Page 1 of 2 next >>

IT Service Provider Regulation Is Coming

On March 25, 1911, the Triangle Shirtwaist Factory fire ravaged a building in New York City’s Greenwich Village. The doors to the stairwells and exits were locked at the time. The single fire escape collapsed early in the fire, trapping workers, who were mainly women ranging in age from 14 to 23, and resulted in the death of 146 people. This stands as one of the deadliest fires in U.S. history, and, as a result, a series of regulations were introduced to improve factory conditions. This tragedy, in a circuitous manner over the decades, led to the U.S. Department of Labor’s Occupational Safety and Health Administration (OSHA). 

On November 28, 1942, another fire took place at Cocoanut Grove, a popular nightspot in Boston. At the time of the fire, the club was filled to twice its legal capacity, and some exit doors were locked to prevent unauthorized access, resulting in the loss of 492 lives. After this event, new fire-safety laws were enacted, including the banning of flammable decorations and the rule that emergency exits must be kept open.

The High-Tech Equivalent

On July 2, 2021, Kaseya announced it had become the victim of a cyberattack. Kaseya creates software for managing networks and systems used by managed service providers (MSPs) and private enterprises. Kaseya has publicly stated that more than 40,000 organizations worldwide use its software. From a single console, these organizations use the technology for remote control, patch management, ticketing, and endpoint security and backup. 

Being the supplier to MSPs that provided technology services to other companies made Kaseya a particularly attractive target for cybercriminals. Three days into the incident, Kaseya estimated that between 800 and 1,500 downstream businesses were affected. This attack was particularly costly to small businesses that rely on their MSPs to support their organizations. The Russian-based ransom gang REvil took credit for the attack, claimed they had encrypted more than 1 million systems, and demanded a $70 million ransom payment to fix the affected systems. This cyber-?attack caused significant damage and had wide-reaching implications. A week later President Joe Biden spoke with Russian president Vladmir Putin. To quote President Biden, “I made it very clear to him that the United States expects when a ransomware operation is coming from his soil even though it’s not sponsored by the state, we expect them to act if we give them enough information to act on who that is.” This incident roused small business to the fact that they, and not just large enterprises, were also targets for ransomware. Three weeks later, a universal decryptor tool was provided by an unnamed trusted third party to fix all the infected systems.

Just as the Triangle Shirtwaist Factory and Cocoanut Grove fires have had long-term effects on regulations and caused the overall cost of doing business to rise, these events will impact the regulatory system. The effect is already being felt.

Pressure From the Insurance Sector

The insurance industry was particularly hard hit by this event, and it resulted in several companies exiting the business. Standards are presently not well-defined and often confusing and unclear. A typical insurance company has very little basis for defining what constitutes “best practices” for cybersecurity and therefore is unable to evaluate any individual company. Practicing good cyber-protection hygiene is an exercise that has largely been the responsibility of the individual systems architect; therefore, assessing risk exposure correctly is very subjective. However, the situation does not prevent these same insurance companies from mandating the customer implement cybersecurity technology from a set of trusted technology companies that they suggest.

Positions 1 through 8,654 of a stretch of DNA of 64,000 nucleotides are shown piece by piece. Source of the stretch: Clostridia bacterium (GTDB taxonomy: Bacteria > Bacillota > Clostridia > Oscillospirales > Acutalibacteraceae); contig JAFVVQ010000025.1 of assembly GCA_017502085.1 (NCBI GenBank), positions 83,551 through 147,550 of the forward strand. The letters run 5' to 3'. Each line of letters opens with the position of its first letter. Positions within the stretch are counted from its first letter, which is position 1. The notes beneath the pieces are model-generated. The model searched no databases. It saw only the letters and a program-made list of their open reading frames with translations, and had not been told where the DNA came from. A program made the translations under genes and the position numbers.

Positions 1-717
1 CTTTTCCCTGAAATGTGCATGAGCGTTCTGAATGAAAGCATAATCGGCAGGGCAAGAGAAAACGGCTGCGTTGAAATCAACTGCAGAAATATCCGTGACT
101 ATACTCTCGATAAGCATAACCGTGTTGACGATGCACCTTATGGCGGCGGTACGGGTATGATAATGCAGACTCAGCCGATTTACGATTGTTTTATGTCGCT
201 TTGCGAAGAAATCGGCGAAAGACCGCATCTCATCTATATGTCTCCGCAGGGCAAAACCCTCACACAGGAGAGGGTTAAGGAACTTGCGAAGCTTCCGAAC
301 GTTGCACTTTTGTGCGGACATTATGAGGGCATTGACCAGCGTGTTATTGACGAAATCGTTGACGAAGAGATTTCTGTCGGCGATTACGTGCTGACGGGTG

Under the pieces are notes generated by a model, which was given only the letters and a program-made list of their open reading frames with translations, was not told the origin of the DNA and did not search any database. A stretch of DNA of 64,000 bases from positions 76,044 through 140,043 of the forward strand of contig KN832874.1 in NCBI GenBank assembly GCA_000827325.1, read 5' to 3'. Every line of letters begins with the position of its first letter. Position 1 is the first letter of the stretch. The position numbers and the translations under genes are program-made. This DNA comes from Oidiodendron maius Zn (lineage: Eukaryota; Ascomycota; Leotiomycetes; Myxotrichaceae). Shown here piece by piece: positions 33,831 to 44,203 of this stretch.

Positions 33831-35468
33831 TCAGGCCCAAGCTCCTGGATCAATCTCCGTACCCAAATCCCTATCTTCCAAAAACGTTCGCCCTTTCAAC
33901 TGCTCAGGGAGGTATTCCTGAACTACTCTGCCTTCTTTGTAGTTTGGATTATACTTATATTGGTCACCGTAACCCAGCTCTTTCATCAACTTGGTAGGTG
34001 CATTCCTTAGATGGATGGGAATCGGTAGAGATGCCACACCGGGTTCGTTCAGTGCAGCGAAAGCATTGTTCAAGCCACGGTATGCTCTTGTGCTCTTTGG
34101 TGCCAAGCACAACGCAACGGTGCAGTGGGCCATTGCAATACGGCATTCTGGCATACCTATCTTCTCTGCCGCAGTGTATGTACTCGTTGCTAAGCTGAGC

Consider the impact to an already fragile supply chain in 2021, and all the claims made against the cyber-insurance policies in place up and down that supply chain by affected companies. It should be no great surprise that insurance companies are reevaluating the rules of business and what they expect from their customers moving forward. Insurance companies work with a very precise set of known parameters and metrics, and if they are unable to generate profit within a very carefully considered margin, they don’t offer insurance to that customer. This is why only the U.S. federal government underwrites flood insurance. It simply isn’t profitable.

At the most recent MSPWorld event, a group of MSPAlliance (International Association of Cloud & Managed Service Providers) members held a meeting to discuss their issues. The MSPAlliance is vendor-neutral and has more than 20 years of experience creating globally recognized standards and certifications. A common theme meeting was the high cost of cyber-insurance renewals. Members advised other members to not describe a business as an MSP, as that admission could make it uninsurable. At a minimum, an exorbitant rate hike would be charged. Some members related how educating their insurance companies about their internal cyber-practices had helped to keep their rate hikes to a minimum.

Pressure From the Customers

Events such as this cyber-incident have made customers aware that every external vendor they use is a link in their supply chain. Supply chains are only as strong as the weakest link, and, in the modern era, consolidated vertical industries have very narrow supply chains. Customers should expect higher deductibles on cyber-insurance policies, and they should also require that vendors clearly spell out that they are responsible for the cost of remediation if their technology results in infiltration of the customers’ environment. In addition, customers should contractually mandate immediate notification of a cyber-breach that affects the vendor.

Page 1 of 2 next >>


Subscribe to Big Data Quarterly E-Edition